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The expensive part of getting a drug to market isn't proving that it can kill cells in a petri dish. Lots of stuff can do that, bleach, hydrogen peroxide...

The expensive part is the clinical trial. You try out the compound in the chemical woodchipper that is the human body, and see what happens. Almost all drugs fail at this point: http://blogs.sciencemag.org/pipeline/archives/2017/01/23/i-d...

>The timing of this report from the FDA is surely no accident, but it’s always a good time to think about this: the great majority of all drugs that enter clinical trials fail. They fail because they don’t do anyone any good, or because what good they might do is outweighed by some serious and unexpected harm. Around 90% of all compounds that start in the clinic never make it out. Even by the time you get to Phase III – and these are drugs that have apparently already worked in sick patients by that point – the failure rate is still nearly 40%. Drug projects fail constantly.

Nobody can predict if a drug will make it through the clinic, and if they say they can, they're lying. There's no way to model it, at all, it's just hugely computationally intractable.

And even if you make it through the first three formal phases of clinical trial, you can get bit in the "fourth" phase: regular patients buying it retail, and maybe dying at statistically higher rates. Consider the Vioxx debacle: https://en.wikipedia.org/wiki/Rofecoxib

>Rofecoxib /ˌrɒfᵻˈkɒksɪb/ is a nonsteroidal anti-inflammatory drug (NSAID) that has now been withdrawn over safety concerns. It was marketed by Merck & Co. to treat osteoarthritis, acute pain conditions, and dysmenorrhea. Rofecoxib was approved by the U.S. Food and Drug Administration (FDA) on May 20, 1999, and was marketed under the brand names Vioxx, Ceoxx, and Ceeoxx.

>On September 30, 2004, Merck withdrew rofecoxib from the market because of concerns about increased risk of heart attack and stroke associated with long-term, high-dosage use. Merck withdrew the drug after disclosures that it withheld information about rofecoxib's risks from doctors and patients for over five years, resulting in between 88,000 and 140,000 cases of serious heart disease.[2] Rofecoxib was one of the most widely used drugs ever to be withdrawn from the market. In the year before withdrawal, Merck had sales revenue of US$2.5 billion from Vioxx.[3] Merck reserved $970 million to pay for its Vioxx-related legal expenses through 2007, and has set aside $4.85bn for legal claims from US citizens.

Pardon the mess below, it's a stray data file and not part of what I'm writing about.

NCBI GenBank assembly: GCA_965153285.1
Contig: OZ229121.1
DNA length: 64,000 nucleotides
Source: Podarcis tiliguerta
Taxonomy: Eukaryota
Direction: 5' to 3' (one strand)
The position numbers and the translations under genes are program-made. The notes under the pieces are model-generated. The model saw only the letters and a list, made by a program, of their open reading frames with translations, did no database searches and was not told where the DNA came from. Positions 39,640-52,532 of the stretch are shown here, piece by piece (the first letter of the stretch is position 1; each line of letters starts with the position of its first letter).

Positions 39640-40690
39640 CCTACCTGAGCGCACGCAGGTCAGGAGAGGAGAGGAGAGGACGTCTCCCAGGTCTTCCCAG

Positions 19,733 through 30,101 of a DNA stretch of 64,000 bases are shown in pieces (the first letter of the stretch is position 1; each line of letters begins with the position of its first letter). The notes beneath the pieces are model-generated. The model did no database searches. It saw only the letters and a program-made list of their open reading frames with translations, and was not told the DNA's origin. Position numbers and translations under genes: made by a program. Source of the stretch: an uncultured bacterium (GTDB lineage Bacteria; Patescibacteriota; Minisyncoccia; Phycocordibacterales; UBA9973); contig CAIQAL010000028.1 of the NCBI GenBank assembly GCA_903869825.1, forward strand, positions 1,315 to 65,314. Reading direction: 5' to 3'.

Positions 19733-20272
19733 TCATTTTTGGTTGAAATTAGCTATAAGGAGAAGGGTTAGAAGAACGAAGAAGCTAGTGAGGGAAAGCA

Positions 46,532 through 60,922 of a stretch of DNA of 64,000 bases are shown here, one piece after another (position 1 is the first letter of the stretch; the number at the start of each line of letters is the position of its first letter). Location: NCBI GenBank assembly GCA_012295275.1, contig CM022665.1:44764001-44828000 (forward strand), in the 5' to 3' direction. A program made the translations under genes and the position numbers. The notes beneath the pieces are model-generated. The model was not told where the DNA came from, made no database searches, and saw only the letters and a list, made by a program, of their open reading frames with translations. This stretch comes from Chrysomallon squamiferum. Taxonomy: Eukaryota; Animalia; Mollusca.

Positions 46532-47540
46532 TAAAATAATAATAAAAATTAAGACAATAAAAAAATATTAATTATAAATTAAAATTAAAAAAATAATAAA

VC's could spend hundreds of millions on clinical trials for DRACO, make it on the market... and only then discover that it gives patients incurable brain cancer 20 years after they take it.

This is all true.

The flip side of this, however, is that "trial phase failure" does not conclude "ineffective biologic." There are many other variables to Clinical Trials, including flaws in trial design, time spent and difficulty in operations, and biased reporting:




Huge amounts of the cost of clinical trials could in theory be cut by automating many of the tasks. A lot would be done if all computer systems across hospitals (and lab equipment) could seamlessly talk to each other, medical records were completely standardized and contained all necessary information in machine readable formats etc, not that I see this happening in the near future though.

An aside -- I think machine-readable formats will get less and less relevant. Machines can almost read what humans can read. Just screen-shot it.

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